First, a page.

>The company finally decided to spend a li’l money on us apart from the measly monthly salary they give us (Salaries will always be measly. Otherwise, we’d be unambitious!). So there we were, 20 people from 10 cities converging for a conference in Goa. Making people work in Goa should be made a crime punishable by law. Making people sit through meetings from 10 in the morning to 7 in the evening in a sea-facing room with a view of the golden sunset on the beach should be made a bigger crime! But since it’s not, we could do little but use all our concentrated efforts to stay mentally within that room.
Outside the conference room, though, I was using all my concentrated efforts to fight something of a gender situation. Let me put it this way – I was the youngest member of the female sex present at the conference and the centre of unwanted male attention for reasons other than work. But how do you react to men – ranks senior in the official heirarchy – when they’re hitting on you? Do you react to them in the same spirit that you would react to harmless flirting outside the workplace? Or do you snub them, just like that?
Honestly, I was flummoxed. And I did neither. For most part, I ignored it, refusing to get pulled into even ‘harmless’ flirting. But I was super uncomfortable. I’ve realised that women, good-looking women if I may be immodest enough to say so, are forever being slotted as people who want to manipulate their looks to climb up the professional ladder, their good work be damned. But I want to be known for my work and not my looks, because I work my ass off to put something on the table that counts. And because I like to dress well and won’t land up at work in shapeless kurtas and the same pair of shoes every single day, doesn’t mean I don’t know my job. It also doesn’t mean that every man I talk to and share a laugh with at work is someone I’m flirting with. I hate being judged like that.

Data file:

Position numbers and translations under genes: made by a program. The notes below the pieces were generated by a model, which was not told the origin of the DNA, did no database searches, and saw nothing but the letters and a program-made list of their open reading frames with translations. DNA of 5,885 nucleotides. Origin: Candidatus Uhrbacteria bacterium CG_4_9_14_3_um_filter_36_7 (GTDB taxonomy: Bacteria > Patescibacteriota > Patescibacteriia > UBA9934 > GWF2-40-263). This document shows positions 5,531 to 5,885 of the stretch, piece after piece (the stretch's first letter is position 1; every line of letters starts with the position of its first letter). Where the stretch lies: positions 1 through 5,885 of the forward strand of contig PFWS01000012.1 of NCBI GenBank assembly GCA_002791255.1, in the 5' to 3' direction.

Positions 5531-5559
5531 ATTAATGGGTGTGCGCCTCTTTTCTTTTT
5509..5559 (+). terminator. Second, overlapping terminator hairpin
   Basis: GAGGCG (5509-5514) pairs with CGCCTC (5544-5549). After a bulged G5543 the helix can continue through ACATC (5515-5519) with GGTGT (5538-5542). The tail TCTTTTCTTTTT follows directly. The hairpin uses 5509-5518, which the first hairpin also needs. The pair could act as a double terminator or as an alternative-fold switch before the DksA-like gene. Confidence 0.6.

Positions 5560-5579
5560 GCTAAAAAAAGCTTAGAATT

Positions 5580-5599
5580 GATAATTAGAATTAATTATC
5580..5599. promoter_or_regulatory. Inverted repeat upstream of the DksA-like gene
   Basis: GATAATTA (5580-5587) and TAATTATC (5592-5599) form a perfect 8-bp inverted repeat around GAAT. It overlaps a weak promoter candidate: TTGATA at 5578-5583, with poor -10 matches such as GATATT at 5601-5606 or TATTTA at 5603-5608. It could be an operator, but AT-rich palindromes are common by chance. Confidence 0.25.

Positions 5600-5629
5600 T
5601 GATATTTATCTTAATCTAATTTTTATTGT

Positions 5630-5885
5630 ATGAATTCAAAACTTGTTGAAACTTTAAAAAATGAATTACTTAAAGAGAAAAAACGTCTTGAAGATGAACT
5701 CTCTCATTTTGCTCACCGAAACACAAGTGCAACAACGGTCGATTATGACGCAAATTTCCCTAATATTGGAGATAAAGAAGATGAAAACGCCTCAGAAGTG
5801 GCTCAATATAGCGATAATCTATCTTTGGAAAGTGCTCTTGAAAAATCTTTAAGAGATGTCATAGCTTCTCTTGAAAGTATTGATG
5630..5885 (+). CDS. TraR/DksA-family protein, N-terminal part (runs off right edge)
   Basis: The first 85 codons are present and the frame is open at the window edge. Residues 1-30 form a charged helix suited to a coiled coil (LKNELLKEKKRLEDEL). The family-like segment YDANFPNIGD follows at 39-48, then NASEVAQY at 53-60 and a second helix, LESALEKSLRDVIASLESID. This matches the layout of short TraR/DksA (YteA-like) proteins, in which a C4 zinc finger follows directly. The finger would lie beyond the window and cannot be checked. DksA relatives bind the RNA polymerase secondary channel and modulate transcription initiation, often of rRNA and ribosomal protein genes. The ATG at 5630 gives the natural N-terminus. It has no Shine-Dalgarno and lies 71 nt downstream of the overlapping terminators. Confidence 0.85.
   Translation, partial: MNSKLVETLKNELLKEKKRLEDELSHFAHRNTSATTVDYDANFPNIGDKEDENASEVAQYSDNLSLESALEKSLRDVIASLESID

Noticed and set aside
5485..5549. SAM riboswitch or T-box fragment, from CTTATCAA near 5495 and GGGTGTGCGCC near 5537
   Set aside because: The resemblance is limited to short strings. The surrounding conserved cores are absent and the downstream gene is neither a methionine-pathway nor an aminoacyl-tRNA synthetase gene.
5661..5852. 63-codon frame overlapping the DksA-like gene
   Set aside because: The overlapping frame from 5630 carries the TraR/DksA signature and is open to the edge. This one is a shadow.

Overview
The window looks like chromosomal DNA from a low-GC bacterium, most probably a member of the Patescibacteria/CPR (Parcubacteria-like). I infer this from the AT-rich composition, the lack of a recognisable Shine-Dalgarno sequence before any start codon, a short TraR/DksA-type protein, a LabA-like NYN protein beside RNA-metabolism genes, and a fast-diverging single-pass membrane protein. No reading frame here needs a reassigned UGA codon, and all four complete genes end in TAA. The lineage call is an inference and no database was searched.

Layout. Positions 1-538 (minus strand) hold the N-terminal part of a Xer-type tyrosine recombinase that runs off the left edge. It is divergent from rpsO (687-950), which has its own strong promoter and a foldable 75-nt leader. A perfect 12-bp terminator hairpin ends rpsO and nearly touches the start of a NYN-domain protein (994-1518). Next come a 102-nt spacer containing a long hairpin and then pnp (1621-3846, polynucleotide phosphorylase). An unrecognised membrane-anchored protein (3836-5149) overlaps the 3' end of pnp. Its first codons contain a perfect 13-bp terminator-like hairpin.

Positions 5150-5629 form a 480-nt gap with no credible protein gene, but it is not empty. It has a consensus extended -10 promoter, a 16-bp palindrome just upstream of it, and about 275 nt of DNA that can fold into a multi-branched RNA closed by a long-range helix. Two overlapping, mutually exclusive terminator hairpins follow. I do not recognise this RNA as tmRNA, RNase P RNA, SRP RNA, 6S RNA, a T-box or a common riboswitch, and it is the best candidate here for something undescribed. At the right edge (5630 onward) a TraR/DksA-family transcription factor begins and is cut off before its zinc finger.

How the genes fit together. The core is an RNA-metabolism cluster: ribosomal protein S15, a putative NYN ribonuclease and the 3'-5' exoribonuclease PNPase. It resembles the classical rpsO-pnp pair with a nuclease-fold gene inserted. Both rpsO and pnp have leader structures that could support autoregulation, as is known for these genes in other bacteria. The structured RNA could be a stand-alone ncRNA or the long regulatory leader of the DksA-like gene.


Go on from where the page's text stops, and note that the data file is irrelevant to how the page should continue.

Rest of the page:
I won’t lie: like every woman, I like the attention from the opposite sex. But there’s a time and place for things. At work, I can appreciate a compliment, not a pick-up line.
Also, why is the onus of fending off the undue attention on the woman, I ask. I’m no Sita, and won’t have a trial by fire. Why can men not be responsible for respecting the Lakshman Rekha?